Armed Robbery

“Chief Dispatcher to all units, we have a report of a robbery in progress at the Post Office located in XXX Mall.  Reports are there is a male suspect inside the premise with a gun.”

Multiple units responded as dispatch kept us updated with what was happening.  Several people were inside the Post Office when a man walked in, pulled out a gun and started to scream at the cashier to hand over the money.  The customers could not get out as the gunman had them all under his control, but thankfully, the gunman wasn’t looking to take hostages and he had not chosen that particular day to make his stand against the world. 

Once the cashier filled his bag with all the money available from the safe, the gunman burst out through the door and ran away, quickly disappearing around the side of the building.

A short time later my cell phone shrilled from my duty bag sitting on the passenger seat.  Almost without exception I ignore my phone when on the way to a call, but this time, for some reason, I groped around on the seat, located my phone and flipped it open.


“It’s mom!  A man had a gun! At the Post Office!”

My breath wooshed out as if I’d been punched in the gut and I peppered mom with questions.

“Where are you? Are you safe? Did you call 911?”

Mom was able to answer affirmative to all of the above.  Thank God for small miracles.


My mother had gone to the Post Office and was waiting in line when a young man came through the door.  Mom said she thought the young man worked there as he walked in like he owned the place.  Mom even moved out of the way to allow him access the counter.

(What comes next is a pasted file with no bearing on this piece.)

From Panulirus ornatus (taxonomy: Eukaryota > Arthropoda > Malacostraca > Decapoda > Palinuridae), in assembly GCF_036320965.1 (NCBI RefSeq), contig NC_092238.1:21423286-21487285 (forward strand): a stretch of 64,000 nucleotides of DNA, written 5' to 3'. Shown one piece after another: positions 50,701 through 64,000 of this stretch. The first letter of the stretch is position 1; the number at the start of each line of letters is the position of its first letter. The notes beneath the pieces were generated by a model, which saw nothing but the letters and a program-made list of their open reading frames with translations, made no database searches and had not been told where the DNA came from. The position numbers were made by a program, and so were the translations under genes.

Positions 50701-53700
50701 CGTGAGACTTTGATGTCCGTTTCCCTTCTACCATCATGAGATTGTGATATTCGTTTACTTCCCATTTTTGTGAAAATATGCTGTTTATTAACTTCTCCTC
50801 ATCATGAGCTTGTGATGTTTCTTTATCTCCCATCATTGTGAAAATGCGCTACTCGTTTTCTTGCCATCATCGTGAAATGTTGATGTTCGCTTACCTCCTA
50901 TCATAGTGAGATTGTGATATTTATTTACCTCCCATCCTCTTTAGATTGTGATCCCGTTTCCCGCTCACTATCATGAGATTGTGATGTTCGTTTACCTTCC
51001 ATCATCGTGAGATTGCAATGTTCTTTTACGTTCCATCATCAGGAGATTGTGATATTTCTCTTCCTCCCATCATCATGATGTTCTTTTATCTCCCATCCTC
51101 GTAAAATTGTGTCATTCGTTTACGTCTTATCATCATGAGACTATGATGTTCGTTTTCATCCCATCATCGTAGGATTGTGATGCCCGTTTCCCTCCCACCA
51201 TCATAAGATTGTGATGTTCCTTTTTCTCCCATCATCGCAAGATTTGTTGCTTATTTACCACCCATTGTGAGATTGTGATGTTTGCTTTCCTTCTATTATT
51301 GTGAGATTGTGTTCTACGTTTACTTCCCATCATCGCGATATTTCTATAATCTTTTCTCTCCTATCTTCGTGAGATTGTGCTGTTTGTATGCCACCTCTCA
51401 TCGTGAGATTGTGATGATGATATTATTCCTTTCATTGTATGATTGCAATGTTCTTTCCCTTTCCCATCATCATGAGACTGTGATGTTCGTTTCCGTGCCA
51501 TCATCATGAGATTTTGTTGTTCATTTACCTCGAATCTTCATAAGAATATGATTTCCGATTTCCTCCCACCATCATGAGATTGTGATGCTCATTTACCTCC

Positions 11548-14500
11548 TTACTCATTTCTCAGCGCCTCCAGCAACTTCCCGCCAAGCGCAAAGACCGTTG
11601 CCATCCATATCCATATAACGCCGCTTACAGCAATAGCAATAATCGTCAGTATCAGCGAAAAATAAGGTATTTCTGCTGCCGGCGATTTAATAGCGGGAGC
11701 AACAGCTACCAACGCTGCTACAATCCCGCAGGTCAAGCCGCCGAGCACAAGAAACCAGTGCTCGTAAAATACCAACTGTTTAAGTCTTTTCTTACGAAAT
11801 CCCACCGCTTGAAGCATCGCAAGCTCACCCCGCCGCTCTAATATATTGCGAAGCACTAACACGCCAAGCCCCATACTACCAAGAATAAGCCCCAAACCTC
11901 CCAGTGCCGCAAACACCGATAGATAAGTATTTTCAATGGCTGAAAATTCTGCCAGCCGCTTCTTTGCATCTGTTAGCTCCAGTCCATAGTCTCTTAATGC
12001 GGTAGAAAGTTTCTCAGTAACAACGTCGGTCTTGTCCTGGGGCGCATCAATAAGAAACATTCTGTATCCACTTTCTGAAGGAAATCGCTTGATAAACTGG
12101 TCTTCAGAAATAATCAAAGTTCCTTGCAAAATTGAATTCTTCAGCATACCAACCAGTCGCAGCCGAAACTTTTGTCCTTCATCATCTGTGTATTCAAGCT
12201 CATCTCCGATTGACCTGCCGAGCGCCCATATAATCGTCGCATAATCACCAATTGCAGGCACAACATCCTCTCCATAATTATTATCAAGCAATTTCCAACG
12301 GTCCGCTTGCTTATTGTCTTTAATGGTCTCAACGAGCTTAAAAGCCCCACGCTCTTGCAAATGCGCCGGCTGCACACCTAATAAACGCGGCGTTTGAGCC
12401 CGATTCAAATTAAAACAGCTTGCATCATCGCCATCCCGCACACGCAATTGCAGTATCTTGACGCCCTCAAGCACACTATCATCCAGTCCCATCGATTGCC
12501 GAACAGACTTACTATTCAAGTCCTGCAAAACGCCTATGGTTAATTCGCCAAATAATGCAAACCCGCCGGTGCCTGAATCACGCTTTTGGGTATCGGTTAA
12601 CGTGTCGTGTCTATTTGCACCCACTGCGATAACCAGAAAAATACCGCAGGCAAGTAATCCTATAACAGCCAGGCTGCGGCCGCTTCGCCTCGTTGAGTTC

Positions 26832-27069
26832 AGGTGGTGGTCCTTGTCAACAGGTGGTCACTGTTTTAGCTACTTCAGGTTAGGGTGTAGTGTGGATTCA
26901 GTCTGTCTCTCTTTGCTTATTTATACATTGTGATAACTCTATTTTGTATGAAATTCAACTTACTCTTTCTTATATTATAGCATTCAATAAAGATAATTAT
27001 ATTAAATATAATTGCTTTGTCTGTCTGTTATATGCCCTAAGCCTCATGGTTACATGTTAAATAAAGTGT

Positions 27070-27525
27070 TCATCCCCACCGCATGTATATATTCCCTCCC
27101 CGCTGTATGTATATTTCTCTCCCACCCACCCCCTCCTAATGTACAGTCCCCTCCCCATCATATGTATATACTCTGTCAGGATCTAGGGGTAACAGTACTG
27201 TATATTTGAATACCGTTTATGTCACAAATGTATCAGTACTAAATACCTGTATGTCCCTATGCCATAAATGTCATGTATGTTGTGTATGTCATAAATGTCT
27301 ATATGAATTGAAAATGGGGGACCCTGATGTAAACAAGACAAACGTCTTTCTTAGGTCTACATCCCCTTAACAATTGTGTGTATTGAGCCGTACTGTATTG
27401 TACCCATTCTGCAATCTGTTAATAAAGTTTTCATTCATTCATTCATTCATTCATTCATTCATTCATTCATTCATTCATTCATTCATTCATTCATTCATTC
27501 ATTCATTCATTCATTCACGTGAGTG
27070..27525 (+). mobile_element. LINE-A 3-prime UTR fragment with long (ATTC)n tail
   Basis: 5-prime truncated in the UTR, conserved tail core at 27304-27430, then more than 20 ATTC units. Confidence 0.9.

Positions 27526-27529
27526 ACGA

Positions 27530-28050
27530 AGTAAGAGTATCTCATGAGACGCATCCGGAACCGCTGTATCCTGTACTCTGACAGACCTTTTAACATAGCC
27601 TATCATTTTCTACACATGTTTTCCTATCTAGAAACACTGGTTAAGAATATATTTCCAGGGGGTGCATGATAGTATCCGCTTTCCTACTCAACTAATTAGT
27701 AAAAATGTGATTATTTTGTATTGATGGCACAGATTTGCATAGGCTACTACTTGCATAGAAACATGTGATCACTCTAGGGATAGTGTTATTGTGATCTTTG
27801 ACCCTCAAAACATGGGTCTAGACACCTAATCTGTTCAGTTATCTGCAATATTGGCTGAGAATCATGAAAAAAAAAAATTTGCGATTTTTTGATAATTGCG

Then, to my mother’s horror, the young man lifted up his shirt, removed a silver handgun from his waistband and pointed it at the head of the woman behind the counter.

Knowing her day had gone from routine to very, very bad, mom turned on her heel, took two quick steps and pushed out through the door.  She was the only to make it out of the Post Office and she said she likely got away with it because the man’s attention was on the cashier.  When outside she realized her cell phone was still in her car so mom hurried to the parking lot while warning others to stay away from the Post Office as there was a man inside with a gun.

A minute later the 911 call taker asked her if the suspect was still there, but from where mom was seated in her car she could not see into the Post Office.  So mom started up her car and changed her location in the lot to get a better view.

“No, he’s gone.  He’s not inside the Post Office anymore.  I don’t know where he is or where he went.”

And with that, my mom told the call taker she was leaving the parking lot as there was a mad gunman running around somewhere and she didn’t feel like being carjacked.


Knowing my mom had been one of the up close witnesses to the robbery was very unsettling. 

According to statistics, I am the person in my family most at risk for not coming home at the end of my shift.  Well, truthfully, my husband is at a high risk as well, but his adversaries are heat, fire, and collapsing buildings, not armed suspect intent on doing him harm. 

Even though officers respond to similar calls as this one on a weekly basis, knowing a family member is involved always changes the dynamics of how we treat these calls.  Our family members are not suppose to be witnesses to armed robberies.  Our loved ones are not supposed to be victimized – it just goes against everything we as officers train for and upsets the balance many of us feel we have gained by offering our services in exchange for the safety of our families.  Rational thought?  Not really, but it’s the way many of us feel.

In this case, no one was physically injured and my mom now has an exciting story to tell.  But it still socks it home that life is so incredibly fragile and unpredictable.

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